The pros and cons of getting a graduate job

Once you’ve finished university, it’s likely that you’ll start looking for a graduate job in your chosen field. Graduate jobs have become a popular option over the past few years, but they’re not without their pros and cons. So, before you spend a considerable amount of time filling out the required application forms for each company, weigh up the potential advantages and disadvantages to decide whether a graduate role will suit you.

Pros

  1. Potential job security

If you’re looking to go into sectors such as IT, retail and finance, the structure of a graduate scheme will certainly suit.  Most graduate jobs will have a fixed schedule meaning you’ll have an element of job security for a certain time. Plus, the fact that it is major corporations who are offering such positions; it’s less likely that you’ll be laid off before your time is up.

  1. A chance to further your learning

Access to training is a huge advantage within a graduate role and, depending on the sector; this can often lead to you completing a professional qualification. A training scheme will provide you with structure, give you a better chance of settling into your role through networking and give you hands-on experience of what the job is all about.

  1. Opportunities to work abroad

If you’re working for a large company, it is highly likely that they’ll have offices overseas. This might give you the opportunity to transfer to a country abroad which will ultimately further your training, improve your language skills and knowledge of another culture and even meet like-minded people.

  1. Quick earning potential

With job security comes financial stability and this is one of the main reasons graduates choose these schemes year after year. Most graduate schemes in the UK will offer a higher wage than a similar role in a lesser known company, usually in the mid £20,000s per year but some have been known to offer as high as £30,000 depending on which sector you go into.

Cons

  1. Highly competitive industries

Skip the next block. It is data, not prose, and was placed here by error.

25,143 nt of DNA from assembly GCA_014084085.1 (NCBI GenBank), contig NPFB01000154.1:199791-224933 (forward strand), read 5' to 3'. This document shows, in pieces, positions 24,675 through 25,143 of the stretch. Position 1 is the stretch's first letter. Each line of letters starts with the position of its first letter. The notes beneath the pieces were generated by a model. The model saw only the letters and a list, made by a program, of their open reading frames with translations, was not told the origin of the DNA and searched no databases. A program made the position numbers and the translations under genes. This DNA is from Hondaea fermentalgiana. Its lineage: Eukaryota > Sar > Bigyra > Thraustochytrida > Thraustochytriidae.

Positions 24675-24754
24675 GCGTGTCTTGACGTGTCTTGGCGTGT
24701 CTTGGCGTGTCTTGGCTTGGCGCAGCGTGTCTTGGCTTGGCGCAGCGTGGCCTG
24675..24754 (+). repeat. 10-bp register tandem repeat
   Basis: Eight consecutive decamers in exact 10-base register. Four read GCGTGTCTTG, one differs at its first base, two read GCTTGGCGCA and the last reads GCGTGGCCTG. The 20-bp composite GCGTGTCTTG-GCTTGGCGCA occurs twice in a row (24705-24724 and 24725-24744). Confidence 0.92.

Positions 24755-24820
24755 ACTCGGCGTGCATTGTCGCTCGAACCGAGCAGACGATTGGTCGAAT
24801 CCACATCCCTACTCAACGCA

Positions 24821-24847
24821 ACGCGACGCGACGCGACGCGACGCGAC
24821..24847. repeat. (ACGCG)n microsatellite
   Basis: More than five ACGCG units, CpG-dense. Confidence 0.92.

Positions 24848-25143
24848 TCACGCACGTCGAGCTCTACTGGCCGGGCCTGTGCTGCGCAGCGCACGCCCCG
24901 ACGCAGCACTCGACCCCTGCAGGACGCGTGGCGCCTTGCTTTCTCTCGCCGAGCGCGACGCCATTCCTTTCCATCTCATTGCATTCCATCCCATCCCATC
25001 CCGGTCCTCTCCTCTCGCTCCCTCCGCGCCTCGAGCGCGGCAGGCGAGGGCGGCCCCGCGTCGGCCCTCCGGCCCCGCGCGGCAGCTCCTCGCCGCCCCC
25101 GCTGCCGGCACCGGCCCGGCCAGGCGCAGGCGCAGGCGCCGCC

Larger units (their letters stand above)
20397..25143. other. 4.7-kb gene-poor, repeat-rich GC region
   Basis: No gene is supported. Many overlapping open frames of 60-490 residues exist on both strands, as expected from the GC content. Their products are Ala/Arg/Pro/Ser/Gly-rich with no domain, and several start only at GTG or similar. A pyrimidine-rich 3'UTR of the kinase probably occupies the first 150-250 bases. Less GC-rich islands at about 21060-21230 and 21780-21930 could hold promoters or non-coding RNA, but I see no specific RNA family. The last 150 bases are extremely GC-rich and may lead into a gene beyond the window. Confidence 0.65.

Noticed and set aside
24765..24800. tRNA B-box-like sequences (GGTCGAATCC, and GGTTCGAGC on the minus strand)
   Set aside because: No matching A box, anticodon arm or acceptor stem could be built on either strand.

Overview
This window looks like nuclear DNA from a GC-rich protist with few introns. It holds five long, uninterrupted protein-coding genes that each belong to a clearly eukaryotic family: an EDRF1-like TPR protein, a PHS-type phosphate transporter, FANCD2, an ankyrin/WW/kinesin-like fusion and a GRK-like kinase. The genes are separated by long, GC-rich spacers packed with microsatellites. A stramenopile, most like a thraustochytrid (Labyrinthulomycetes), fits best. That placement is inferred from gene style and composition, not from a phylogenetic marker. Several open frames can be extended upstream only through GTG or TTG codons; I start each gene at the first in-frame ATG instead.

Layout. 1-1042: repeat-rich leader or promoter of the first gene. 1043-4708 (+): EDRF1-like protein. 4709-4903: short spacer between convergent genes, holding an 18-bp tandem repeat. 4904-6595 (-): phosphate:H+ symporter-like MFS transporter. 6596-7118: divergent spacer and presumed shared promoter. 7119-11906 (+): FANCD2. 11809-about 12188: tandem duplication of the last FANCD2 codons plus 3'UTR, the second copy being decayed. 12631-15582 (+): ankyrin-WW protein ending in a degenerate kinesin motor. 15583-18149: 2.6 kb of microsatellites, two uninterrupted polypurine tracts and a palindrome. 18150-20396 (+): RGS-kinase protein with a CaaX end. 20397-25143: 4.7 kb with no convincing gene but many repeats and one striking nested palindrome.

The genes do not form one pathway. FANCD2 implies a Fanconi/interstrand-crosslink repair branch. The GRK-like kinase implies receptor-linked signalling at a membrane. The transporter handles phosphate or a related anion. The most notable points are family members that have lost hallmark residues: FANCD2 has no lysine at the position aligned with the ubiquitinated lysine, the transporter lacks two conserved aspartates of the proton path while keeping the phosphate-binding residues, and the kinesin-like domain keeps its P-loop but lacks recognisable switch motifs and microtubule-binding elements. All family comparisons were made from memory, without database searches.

There are many reputable companies that offer graduate schemes that can last anywhere from three months to three years but depending on the industry that you wish to work in it’s likely that you’ll encounter some problems. All graduate schemes are incredibly competitive which is why applying can often feel like a laboured process.  With CV-Library, you can find graduate jobs in Manchester with reputable companies and apply online easily.

  1. Inability to progress as quickly as you’d hoped

Once you undertake a graduate scheme, it is likely that you’ll be required to attend a lot of training sessions, some of which you may find treat you as if you know very little about your chosen area. If you’re on a two-year graduate scheme, for example, even if you feel as though you’re ready to take the next step, you won’t be able to progress until those two years are up. This can be frustrating for some.

  1. You may get stuck in one area/department

The term ‘pigeon-holed’ applies here. A lot of feedback from those who have completed graduate schemes criticises the fact that you can sometimes be restricted to a specific department to work on a specific task. If you’re not interested in this department, this can cause you to lose faith in the job and the company. Another thing that can cause you to become disillusioned with your role is the amount of rules, regulations and limitations that a prestigious company will probably have.

  1. You may not be guaranteed a job

Despite an initial element of job security, there is no guarantee that you will be given a job within that company once your graduate scheme is complete. This means that you should always keep your options open even during your time with the company you’re currently working for just in case you will need to find something else at a later date.

Written by
Jeremy Kaplan

A 50-something year old lifestyle, career, and education blogger based in Atlanta, Georgia. Years of experience in the office setting working with others and still loving it year-after-year.

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